UK State Pension Planning
The UK State Pension has always been a hot-topic for debate and government tool at election time.
You may have seen in the news that the State Pension Age for women has risen to match that of men. While gender equality is of course fair, the way they have snatched a ‘promised’ income away from women seems unjust. The cost of the State Pension meant the government had to draw a line in the sand somehow, but those women with a financial plan in place have seen a guaranteed income delayed by years with little warning.
The nation’s trust in the UK government to provide a worthwhile state pension income is wavering.
Will the UK State Pension disappear?
We don’t believe the State Pension will be fully removed. It will likely continue to be toyed with around election time, but remains a staple of the UK benefit system. But, be wary of potential future means-testing and the sectioning-off of its benefit structure. When planning ahead, see the State Pension as a compliment, a bonus to look forward to; a retirement payrise when you reach the age of eligibility.
How to plan with the State Pension
Relying on the UK state pension as the central tool in your retirement plan is not a good strategy. At the least, the age of its availability will inevitably increase with life expectancy. It could become means-tested, or higher national insurance contributions may be required to achieve a worthwhile income level.
If you haven’t yet reached State Pension Age, you’ll be at least 66 years before you’re eligible. If you were born in 1961, it will be closer to age 67, and is rising further for the younger population. For births in 1978, State Pension will be from at least age 68, and we don’t think they’ve stopped tinkering yet.
Calculate your UK state pension entitlement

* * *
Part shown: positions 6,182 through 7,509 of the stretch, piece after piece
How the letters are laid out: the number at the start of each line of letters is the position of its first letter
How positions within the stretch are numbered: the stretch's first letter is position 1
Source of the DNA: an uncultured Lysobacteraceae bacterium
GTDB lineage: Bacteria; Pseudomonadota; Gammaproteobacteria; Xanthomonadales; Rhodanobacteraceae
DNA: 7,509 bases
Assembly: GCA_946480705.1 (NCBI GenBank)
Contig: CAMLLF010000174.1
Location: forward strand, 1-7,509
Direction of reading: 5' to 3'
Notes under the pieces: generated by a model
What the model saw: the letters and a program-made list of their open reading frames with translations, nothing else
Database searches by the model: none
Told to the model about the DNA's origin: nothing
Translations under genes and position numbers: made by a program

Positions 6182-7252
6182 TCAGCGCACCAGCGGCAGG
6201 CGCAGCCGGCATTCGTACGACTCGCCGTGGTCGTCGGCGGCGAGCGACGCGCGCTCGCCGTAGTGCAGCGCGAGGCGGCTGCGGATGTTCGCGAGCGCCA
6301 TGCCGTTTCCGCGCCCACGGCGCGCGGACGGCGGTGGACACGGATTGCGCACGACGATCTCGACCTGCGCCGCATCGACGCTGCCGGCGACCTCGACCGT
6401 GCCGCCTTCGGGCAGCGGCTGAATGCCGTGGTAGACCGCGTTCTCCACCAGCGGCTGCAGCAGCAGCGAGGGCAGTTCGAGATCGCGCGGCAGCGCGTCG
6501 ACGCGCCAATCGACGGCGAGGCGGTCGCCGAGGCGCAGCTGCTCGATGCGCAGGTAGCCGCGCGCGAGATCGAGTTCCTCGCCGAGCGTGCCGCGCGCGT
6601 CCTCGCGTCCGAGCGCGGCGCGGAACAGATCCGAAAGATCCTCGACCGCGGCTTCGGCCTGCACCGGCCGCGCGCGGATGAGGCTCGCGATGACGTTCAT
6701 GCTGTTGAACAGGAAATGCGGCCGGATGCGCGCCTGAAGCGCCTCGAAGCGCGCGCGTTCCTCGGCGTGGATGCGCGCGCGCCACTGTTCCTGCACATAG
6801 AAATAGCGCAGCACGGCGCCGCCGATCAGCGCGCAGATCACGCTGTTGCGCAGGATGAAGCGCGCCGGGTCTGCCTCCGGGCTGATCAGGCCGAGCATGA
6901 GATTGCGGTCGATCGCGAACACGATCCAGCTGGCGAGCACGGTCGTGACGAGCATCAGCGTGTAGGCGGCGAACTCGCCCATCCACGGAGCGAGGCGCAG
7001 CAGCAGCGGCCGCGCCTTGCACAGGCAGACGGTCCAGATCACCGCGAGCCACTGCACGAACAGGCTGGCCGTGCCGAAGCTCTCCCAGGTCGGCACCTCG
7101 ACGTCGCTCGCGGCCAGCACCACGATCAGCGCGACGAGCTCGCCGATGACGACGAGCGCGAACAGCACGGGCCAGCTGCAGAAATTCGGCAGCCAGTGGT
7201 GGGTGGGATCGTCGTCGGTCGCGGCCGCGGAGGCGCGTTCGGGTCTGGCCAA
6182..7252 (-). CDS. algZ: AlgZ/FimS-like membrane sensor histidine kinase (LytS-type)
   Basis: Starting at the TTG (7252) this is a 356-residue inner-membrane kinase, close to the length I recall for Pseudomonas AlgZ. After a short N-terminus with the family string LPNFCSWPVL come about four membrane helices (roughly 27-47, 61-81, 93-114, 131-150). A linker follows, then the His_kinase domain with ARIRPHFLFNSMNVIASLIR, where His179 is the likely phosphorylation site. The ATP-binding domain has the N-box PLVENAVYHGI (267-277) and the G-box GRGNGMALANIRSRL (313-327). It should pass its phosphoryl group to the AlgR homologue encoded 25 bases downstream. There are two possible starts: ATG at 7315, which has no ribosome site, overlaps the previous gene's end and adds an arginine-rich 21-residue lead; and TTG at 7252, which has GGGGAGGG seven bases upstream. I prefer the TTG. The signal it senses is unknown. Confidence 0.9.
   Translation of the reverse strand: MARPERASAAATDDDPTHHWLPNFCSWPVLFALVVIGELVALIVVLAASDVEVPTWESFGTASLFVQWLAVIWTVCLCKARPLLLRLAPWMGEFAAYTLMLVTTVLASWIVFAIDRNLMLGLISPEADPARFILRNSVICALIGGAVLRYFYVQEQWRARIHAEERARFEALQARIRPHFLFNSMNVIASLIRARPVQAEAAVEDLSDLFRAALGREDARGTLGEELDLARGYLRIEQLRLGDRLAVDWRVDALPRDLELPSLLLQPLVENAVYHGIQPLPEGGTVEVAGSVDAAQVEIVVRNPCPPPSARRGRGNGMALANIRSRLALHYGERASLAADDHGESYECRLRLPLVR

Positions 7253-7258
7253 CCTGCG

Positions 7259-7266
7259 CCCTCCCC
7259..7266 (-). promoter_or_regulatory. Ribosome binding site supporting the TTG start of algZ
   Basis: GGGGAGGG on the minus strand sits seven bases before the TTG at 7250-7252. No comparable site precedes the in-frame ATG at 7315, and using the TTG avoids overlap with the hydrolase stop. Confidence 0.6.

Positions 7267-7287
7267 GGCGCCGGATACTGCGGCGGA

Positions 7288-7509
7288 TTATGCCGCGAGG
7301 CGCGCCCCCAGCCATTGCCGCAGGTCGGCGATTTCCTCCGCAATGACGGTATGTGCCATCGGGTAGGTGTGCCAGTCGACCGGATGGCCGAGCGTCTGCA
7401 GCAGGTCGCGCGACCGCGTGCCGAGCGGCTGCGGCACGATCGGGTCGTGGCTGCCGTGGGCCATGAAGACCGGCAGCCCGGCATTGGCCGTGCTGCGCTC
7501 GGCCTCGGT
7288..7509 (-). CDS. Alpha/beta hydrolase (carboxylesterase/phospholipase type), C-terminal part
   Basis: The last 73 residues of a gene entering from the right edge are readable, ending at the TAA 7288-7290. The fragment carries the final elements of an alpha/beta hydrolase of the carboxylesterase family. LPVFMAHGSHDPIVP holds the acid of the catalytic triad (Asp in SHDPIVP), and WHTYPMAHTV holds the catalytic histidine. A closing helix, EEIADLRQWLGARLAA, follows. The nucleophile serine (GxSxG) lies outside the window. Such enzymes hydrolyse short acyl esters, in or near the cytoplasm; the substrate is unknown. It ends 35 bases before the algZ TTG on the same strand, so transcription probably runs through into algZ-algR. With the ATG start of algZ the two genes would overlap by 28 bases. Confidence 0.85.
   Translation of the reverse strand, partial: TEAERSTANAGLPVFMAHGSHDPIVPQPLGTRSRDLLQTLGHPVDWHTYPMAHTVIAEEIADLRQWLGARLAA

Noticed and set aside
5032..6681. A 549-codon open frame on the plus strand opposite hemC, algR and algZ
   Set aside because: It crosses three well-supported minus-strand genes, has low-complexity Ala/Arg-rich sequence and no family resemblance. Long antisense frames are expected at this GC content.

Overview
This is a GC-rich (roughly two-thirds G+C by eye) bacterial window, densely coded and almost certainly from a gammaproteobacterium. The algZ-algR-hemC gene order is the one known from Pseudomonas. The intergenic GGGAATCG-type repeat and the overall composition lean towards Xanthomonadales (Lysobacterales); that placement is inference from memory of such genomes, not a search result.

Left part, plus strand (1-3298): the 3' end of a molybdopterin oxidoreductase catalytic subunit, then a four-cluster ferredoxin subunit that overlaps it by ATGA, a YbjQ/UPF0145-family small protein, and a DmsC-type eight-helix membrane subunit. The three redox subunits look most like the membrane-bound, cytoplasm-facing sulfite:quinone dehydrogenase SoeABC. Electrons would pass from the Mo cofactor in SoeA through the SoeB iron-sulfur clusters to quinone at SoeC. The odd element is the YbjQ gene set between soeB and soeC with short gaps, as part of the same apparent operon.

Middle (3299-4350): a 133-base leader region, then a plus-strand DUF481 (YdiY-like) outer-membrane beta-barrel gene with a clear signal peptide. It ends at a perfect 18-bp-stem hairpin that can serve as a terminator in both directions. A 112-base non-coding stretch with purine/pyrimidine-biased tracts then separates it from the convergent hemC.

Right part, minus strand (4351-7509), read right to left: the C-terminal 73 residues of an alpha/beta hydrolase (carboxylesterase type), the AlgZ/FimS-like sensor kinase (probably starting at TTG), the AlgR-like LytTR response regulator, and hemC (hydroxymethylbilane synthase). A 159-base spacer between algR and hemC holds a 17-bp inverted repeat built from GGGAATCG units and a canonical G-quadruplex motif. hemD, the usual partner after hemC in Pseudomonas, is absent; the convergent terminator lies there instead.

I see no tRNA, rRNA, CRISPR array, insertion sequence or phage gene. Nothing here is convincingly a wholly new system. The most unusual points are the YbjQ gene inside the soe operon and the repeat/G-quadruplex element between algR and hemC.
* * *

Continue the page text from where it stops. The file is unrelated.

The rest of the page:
For the most accurate estimate of your UK State Pension, use the UK government’s gateway tools.
The State Pension does offer a very valuable secure income for life. It offers inflationary benefits, meaning its real-value will maintain over time. The rising State Pension age shouldn’t mean a rising retirement age for you. With good planning, you can use private pensions as a gap-fill, especially now they offer total control over pension withdrawals.
By using a private pension, such as a SIPP or QROPS, you can withdraw income to best suit you. We find many early retirees take a high income in those early years of retirement, before being able to turn this income down to a modest amount when they take their State Pension.
Using pensions to generate variable income, is termed ‘flexi-access drawdown’ and can be achieved with a private pension. Alternatively, you may choose to plug gaps with ISA savings or by the sale of a property.
Over the long-term, the state pension should act as a secure ‘backbone’ of income. It normally covers essential expenditure for pensioners without a mortgage. Then, all flexible wealth can be used to nicely compliment this, in a tax efficient way.
Speak to your adviser about long-term retirement planning. If you’re not yet ready to speak to an adviser, research your plans using our FREE toolkit, understand your pension benefits and options by reading our free guides, and set your retirement financial goals using our FREE online calculators.